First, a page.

The first artwork was the amphitheatre, which was built on a natural slope. The minimalist wings are made from four slabs of Carrara marble and black Zimbabwean granite. Two-dimensional carvings perch on the stone bench seats: Alfred Hitchcock, Federico Fellini, Charlie Chaplin and Laurel and Hardy – so when people come to the Tuesday night summer concerts, they sit amongst the life-sized figures.
We moved onto ‘Energy’ by Greek artist Costas Varotsos whose 8-metre high construction was made from 800 sheets of glass. The 16-ton sculpture took inspiration from Varotsos’ native Cyprus tree, but it looked so majestic and beautiful in the Tuscan forest.
Next was my favourite, ‘Suspended Stone’, which placed a boulder so snugly between two pillars it seemed to levitate. The skeletal ship –’The Keel’ – made from volcanic lava has already started to blend more and more deeply into the forest as lichen and moss cover the rock, while ‘The Labyrinth’ is designed to stand out, and coax visitors into the glass maze which is based on a design dating back to 700BC, found carved into Val Camonica rock.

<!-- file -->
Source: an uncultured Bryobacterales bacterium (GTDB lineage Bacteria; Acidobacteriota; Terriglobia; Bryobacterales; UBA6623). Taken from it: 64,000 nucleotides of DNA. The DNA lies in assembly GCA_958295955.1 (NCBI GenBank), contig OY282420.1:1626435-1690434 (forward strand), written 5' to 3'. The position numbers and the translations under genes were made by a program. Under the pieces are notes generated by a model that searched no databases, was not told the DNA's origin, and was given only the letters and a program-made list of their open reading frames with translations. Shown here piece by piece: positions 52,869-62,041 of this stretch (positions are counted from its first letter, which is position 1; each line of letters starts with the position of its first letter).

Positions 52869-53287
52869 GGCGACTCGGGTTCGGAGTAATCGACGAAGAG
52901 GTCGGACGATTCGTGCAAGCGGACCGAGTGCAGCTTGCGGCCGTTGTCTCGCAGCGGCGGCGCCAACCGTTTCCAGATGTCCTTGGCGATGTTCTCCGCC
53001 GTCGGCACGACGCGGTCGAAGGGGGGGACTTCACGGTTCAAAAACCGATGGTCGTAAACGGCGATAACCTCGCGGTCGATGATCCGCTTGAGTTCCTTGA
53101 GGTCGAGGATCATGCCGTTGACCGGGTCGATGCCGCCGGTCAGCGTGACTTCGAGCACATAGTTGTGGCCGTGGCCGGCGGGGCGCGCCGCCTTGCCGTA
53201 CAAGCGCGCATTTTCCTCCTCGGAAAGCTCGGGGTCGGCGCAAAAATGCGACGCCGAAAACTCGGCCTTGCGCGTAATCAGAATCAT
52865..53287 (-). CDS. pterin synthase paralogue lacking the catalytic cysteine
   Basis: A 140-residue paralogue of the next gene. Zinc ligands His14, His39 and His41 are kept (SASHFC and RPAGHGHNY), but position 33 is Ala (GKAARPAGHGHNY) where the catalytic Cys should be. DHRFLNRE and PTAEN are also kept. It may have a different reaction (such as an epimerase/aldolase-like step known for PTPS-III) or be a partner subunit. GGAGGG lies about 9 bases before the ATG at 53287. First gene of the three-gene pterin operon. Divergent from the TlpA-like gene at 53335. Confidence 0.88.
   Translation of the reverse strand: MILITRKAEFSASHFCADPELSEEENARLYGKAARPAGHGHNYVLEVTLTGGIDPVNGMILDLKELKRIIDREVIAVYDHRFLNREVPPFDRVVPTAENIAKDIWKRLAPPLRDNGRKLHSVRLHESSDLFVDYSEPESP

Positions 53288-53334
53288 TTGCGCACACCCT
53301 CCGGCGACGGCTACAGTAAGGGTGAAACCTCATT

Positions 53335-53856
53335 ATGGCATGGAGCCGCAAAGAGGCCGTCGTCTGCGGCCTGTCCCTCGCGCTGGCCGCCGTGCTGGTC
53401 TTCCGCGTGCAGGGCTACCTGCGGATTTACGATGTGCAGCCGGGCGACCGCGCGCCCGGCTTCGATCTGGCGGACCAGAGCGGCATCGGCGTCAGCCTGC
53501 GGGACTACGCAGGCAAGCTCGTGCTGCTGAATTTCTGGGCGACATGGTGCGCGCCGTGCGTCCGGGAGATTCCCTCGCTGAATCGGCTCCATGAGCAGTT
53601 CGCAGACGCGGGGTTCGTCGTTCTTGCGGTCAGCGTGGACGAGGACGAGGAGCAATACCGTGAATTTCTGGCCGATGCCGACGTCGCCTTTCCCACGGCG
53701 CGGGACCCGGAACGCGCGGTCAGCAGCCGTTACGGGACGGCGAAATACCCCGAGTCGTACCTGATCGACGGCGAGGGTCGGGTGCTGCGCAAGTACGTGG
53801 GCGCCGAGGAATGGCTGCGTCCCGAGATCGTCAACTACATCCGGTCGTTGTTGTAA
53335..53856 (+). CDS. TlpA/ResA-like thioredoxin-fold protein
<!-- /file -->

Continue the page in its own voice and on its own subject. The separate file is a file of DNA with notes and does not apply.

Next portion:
We left, and headed back down the dust track. Just as the art installations in the park had melded into the nature, so the nature started to meld into art – each dust-covered, white leaf or twig looking like it was carved from alabaster. We walked back to Vagliagli to La Taverna, where we toasted the cold villa which had forced us to pound the beautiful paths round Chinati to stay warm.
The Chianti Sculpture Park is open daily from 10am until sunset. If you’re visiting from November to March it is advisable to call first, just to check that the park is open. The entrance fee is €7.50, and I really advise paying extra for the audio-guide.
To stay at Villa Cigano, visit the Tuscany Now site.
For anyone trying to drive into Siena, it will save you a lot of time and hassle to park at the railway station. There are lots of spaces in a multi story car park, it’s not too expensive, and there’s an easy escalator right up into the city centre from the Porta Camolia shopping centre.